In a few cases, cancer cells spread from their original tumour to the other parts of the body to form a new tumour in another body part or tissue. This phenomenon is called metastasis, and the tumour formed this way is called a metastatic tumour.
A metastatic spinal tumour is a spinal tumour that forms when the tumour spreads from other parts of the body to the spine. Metastatic spinal tumours can be highly aggressive and dangerous, causing severe problems based on their type, size, and location. What are the types of spinal tumours, what makes them dangerous, and how are they treated? With the input of a spine surgeon in the UK, Mr. Jwalant S Mehta, we have answered questions in this blog here:
Types of Metastatic Spinal Tumours:
Metastasis can occur in any part of the spine, and they are primarily classified based on the region the spinal tumour develops. Cervical spinal tumours form in the neck area, thoracic near the chest area, lumbar in the lower neck, and spinal tumours in the sacrum at the bottom of the spine.
In addition, the tumours’ location may vary in each of these areas too. Tumours may form on the outer layer of the spine – an extradural spinal tumour, on the inner layer of the spine, an intradural spinal tumour, or inside the spine itself, called an intramedullary spinal tumour.
Symptoms of Metastatic Spinal Tumours:
In the early stages, patients may not experience any symptoms. However, as the tumour grows, it tends to exert pressure on the spinal nerves around the spinal cord, eventually damaging the bone, which causes pain and spinal instability, spinal deformations, and other spinal disk problems, according to Mr. Jwalant S. Mehta, a spinal disk problem specialist and spine deformity correction surgeon in the UK.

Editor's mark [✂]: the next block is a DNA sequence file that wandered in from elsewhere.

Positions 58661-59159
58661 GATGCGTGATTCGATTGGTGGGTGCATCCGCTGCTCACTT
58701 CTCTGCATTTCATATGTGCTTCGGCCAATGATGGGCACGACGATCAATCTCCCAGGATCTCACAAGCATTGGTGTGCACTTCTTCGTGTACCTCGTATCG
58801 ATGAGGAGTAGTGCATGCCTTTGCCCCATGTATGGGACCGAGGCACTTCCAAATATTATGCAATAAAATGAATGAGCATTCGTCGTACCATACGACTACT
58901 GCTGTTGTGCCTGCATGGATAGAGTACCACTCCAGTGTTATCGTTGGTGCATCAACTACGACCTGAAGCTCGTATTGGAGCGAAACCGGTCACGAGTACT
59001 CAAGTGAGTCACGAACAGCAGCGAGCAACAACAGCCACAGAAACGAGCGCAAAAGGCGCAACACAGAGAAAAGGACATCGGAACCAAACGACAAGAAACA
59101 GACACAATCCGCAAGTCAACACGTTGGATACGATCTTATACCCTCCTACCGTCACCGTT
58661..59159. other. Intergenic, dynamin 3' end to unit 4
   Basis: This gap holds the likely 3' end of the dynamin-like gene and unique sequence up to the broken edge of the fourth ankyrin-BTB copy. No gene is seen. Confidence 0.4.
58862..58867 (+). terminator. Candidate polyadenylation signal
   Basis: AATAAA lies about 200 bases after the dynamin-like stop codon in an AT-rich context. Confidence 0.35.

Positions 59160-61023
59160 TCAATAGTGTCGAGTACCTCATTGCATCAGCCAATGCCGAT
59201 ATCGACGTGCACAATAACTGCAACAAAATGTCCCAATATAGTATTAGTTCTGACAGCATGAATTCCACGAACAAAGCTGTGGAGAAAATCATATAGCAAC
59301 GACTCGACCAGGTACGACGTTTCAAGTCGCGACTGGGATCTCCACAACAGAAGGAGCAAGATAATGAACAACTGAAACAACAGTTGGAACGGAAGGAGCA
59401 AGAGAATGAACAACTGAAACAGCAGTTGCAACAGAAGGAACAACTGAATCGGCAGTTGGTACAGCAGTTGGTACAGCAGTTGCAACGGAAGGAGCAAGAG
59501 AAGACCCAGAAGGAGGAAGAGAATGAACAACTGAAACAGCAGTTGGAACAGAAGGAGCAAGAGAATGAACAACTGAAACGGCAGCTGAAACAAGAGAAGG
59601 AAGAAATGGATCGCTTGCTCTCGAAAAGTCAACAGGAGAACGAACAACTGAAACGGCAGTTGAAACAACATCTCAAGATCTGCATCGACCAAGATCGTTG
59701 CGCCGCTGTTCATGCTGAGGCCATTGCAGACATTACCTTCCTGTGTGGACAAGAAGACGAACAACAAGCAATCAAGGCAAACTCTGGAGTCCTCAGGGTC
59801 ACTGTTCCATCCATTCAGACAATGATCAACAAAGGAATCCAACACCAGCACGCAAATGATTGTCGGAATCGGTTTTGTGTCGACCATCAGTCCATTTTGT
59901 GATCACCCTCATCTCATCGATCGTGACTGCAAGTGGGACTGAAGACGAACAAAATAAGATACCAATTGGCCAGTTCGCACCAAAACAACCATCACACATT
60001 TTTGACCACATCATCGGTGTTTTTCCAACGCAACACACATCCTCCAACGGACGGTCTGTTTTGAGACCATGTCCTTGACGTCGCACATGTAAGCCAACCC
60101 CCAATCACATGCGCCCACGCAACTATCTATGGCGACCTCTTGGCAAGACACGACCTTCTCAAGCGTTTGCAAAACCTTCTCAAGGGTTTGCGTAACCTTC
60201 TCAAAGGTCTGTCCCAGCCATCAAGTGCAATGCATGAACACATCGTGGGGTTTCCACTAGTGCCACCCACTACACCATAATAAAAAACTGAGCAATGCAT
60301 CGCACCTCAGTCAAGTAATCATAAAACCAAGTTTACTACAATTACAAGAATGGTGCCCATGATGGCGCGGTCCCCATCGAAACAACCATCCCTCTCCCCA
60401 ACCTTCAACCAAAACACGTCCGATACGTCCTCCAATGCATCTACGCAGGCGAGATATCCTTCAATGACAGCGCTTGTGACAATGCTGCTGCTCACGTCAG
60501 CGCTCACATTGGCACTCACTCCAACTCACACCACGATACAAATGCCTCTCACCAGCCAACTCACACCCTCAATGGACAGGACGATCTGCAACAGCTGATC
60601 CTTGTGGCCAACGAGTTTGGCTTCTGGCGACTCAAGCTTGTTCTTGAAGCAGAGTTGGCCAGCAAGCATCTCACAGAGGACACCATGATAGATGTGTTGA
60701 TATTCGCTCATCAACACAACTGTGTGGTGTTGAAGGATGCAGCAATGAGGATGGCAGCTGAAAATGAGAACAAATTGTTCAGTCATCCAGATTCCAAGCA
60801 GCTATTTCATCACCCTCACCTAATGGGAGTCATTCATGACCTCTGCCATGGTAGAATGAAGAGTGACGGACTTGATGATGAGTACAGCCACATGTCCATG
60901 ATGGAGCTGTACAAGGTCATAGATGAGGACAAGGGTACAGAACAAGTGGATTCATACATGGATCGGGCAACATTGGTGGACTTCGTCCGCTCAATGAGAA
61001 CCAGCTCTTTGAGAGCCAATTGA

Based on their location, each type of spinal tumour can cause different problems of its own, causing a variety of problems which include:
- Back pain & limited mobility
- Tingling sensation in arms, chest, and legs
- Sensory perception of heat or cold
- Spinal deformity or paralysis
- Bladder control problems
- Difficulty in walking or standing
- Weakness in the legs, arms, and chest.
Diagnosis & Treatment for Metastatic Spinal Tumours:
Back pain is common in everyone and is usually treated with physical therapy, stretching exercises, and pain relief medications. When the back pain doesn’t go away, and the medical history is sufficiently known, a healthcare professional suggests further biopsy, blood tests, imaging studies, and bone scans to explore the causes of the persistent back pain. As metastatic spinal tumours spread from other tumours, the tumour’s incidence is give away in most cases.
Treatment for metastatic spinal tumours is tailored according to the tumour’s location, size, and severity. The ultimate aim of the treatment plan is to relieve the pain, enhance mobility, and improve the overall quality of life of the patient. The treatment plan usually involves active surveillance, chemotherapy, radiotherapy, and surgery. For more information on metastatic spine tumours, you can contact Children and Adult Spinal Surgeon Mr. Jwalant S Mehta.